If David Lynch needs a choreographer–or an evil lighting designer, for that matter–I have just the men in mind: Jack Arnold and David Ferri. They’re the pair responsible for Missing Tenderness, a work that must be considered an early contender for the Most Understated Dance Title of the year. Its premiere proved one of the highlights of the NCSU Dance Company Spring Concert last weekend. As Roger Kleier’s electronics and electric guitar invoked a raga-like drone, floor lights at the foot of the Stewart Theater thrust stage cast a grayish, almost greasy, pallor on six cold beauties in black and silver evening dress. The dancers, posed with crossed arms and tilted heads, stood in a line before the closed stage curtain. The small suspended mirror chips hung above them would have evoked the mirror ball of some 1950s ballroom–if the illumination had once touched them. Instead, Ferri’s rectangular box of negative light ended just inches above the women’s heads.

After dreamily moving their hands, caressing various body parts, half of the sextet began to slowly walk forward. By then I half expected Michael J. Anderson, the diminutive actor from Twin Peaks and Carnivale, to come twisting–and talking–backwards, out from the wings. But perhaps the eeriest moment of this opening sequence came at the end when Ferri’s lights somehow created four distinct shadows–where six dancers stood.

Of course, lighting mind games are nothing new for the designer who effectively rendered entire sections of Shen Wei’s Beyond Resonance visible in only two dimensions–in real time, during its performance–at 2003’s American Dance Festival. Here, his trompe l’oeil underscored Anderson’s ostensible premise: When it comes to mediated images of female beauty, there’s less–and more–going on than meets the eye.

The critique continued through the punk agonistes of Jon Spencer’s “Backslider,” as dancers pulled at their hair and twitched as if trying to shake off the projections of gender. These demonstrations segued to out-and-out mockery during Marlene Dietrich’s tribute to jaded love from The Blue Angel, “I’ve Been in Love Before.” Women pressed both hands towards the center of their faces, pooching their lips in exaggerated kisses, while others aped the alleged postures of desire. Still, even if they were temporarily interrupted, the templates of desire appeared to stay permanently affixed. At the end of this dingy cotillion, we didn’t need a cold shower so much as a hot bath–with strong lye soap–to help scrape some of the layers of smarm off.

Before that, Holding Angels, a new work by Megan Marvel, appeared at times a choreographic interpretation of Wendy Wasserman’s Uncommon Women and Others. A quartet of women in Meg Shouse’s pitch-perfect mid-century costumes enacted a community of support and intriguing interrelationships. But as things proceeded, their number slowly dwindled as each one fell behind at the end of the sections that featured them. Gradually, we sensed that Holding Angels dealt with how we leave our friends behind–at college’s beginning or its end, or other life transitions.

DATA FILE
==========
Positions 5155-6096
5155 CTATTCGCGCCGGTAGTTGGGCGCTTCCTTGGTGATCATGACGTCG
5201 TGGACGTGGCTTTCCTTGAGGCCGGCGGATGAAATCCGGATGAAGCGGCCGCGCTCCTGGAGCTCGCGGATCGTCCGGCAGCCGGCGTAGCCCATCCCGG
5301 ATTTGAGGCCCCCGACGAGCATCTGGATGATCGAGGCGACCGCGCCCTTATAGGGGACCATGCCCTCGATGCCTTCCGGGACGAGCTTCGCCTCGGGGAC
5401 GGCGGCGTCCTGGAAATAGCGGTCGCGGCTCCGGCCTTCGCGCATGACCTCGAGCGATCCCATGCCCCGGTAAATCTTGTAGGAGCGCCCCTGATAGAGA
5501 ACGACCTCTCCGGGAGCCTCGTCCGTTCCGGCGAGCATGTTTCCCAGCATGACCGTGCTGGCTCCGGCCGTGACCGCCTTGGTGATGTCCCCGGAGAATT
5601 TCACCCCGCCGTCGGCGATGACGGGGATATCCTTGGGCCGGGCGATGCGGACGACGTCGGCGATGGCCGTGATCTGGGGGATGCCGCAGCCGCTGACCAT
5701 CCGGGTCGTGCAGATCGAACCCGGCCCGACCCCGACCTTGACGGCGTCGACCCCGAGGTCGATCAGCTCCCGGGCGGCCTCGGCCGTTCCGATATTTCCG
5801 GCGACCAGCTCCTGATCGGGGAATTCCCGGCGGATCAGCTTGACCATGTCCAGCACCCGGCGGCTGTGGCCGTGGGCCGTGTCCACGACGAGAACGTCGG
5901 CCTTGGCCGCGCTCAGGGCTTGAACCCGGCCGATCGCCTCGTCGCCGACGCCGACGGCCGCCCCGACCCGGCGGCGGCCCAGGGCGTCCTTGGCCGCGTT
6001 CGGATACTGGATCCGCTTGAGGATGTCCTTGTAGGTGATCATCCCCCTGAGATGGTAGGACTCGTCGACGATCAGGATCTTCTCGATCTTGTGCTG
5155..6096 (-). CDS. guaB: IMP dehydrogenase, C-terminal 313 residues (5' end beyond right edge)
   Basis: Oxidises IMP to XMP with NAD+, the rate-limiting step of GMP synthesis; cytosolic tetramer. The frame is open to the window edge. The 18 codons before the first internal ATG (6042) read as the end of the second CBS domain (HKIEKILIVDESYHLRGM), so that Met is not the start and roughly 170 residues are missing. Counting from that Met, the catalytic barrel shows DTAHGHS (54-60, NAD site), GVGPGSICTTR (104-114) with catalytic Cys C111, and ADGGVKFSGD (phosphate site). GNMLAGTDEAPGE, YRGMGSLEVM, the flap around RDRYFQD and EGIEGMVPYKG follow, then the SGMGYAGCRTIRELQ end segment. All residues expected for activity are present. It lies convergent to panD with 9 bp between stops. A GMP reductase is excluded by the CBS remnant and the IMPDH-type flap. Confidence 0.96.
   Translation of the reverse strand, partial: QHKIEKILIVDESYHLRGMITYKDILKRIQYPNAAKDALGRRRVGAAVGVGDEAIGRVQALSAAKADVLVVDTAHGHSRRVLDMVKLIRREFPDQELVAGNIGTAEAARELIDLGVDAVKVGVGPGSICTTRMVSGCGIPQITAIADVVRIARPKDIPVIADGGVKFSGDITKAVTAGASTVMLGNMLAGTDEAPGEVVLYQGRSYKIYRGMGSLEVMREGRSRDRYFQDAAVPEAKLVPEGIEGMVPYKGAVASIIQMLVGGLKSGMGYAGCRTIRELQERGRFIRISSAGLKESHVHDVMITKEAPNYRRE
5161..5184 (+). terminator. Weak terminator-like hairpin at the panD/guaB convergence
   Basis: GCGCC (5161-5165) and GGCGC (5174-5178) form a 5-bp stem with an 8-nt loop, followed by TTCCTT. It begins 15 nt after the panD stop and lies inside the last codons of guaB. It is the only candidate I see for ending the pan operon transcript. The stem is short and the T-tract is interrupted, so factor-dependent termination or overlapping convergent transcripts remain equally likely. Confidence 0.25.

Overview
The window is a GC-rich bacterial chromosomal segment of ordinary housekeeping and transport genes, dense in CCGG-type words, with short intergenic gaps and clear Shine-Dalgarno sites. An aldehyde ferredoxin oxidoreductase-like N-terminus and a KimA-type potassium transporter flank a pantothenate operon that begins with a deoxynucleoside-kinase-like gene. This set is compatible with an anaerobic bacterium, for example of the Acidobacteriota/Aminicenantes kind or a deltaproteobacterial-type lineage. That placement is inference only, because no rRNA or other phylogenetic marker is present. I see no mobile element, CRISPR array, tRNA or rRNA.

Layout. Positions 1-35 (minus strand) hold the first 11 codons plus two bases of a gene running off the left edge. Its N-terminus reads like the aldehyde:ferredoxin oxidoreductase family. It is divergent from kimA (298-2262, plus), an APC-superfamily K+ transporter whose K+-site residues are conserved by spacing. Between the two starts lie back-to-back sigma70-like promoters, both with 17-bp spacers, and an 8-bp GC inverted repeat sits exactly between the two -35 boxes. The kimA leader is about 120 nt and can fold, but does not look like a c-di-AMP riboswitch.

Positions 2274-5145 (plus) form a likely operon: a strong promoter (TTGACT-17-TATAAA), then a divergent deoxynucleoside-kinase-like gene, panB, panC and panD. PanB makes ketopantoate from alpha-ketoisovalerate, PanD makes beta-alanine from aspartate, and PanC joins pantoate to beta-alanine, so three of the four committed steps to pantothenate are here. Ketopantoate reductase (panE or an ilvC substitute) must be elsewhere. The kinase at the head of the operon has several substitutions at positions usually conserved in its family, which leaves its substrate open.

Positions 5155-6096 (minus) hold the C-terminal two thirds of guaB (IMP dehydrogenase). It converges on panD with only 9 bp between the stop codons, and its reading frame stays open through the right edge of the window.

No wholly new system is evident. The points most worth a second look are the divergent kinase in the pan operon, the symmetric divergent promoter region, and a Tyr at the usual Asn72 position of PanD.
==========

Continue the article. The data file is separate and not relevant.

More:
The last woman standing at the end of Angels carefully tended the memories of the other three: removing the others’ shoes and placing them beside each, just so. Then she rose and made an enigmatic gesture with her hands. “The museum of the memory is now closed,” it seemed to say. “I have done all I can do.”

It was good to see Blanche, Robin Harris’ tribute to 1920s Chattanooga Times reporter Blanche Clift, reconstituted on stage. By the end of this melancholic quartet of dances, the superimposed bridal bed of daisies–as opposed to roses–had resolved into a empty, bier-like surface. Ferri’s lighting made its surfaces look like ancient bone, as Harris’ choreography for Megan Marvel referenced Dante’s Beata Beatrix, with a bedsheet suggesting a shroud. If anything, time since its 1997 premiere has sharpened the irony of a family life reporter whose career desires and obsessions ironically seem to have locked herself out of a family life of her own.

While I have enjoyed the sly humor of Yoko Ono’s early conceptual art, I confess I have never been a fan of her music. This probably disadvantages me regarding Harris’ new work, That Lake in the Mountain, in which a suite of her songs is briefly joined by music from Sam Piperato, John Lennon and Jody Elff.

Ono’s evanescent vocals and airy, transparent settings match Harris’ images, in which a few striking, sharp details–a sudden gesture, a suitcase or the enigmatic contents found inside–are meant to evoke a missing landscape, journey or time. With her usual finesse, Harris evokes surprise with these visual near-haikus. A line of suitcases becomes a bridge a woman travels. A set of valises bring forth spyglass, touchstones, sand and water.

But the sum of these images and movements leave more gaps for us to fill in than in some of Harris’ work. The clearest sense here is one of women traveling–and one woman carefully unpacking memories of travel later on. Like early morning fog, the rest of Mountain burns off, perhaps too easily, leaving little behind.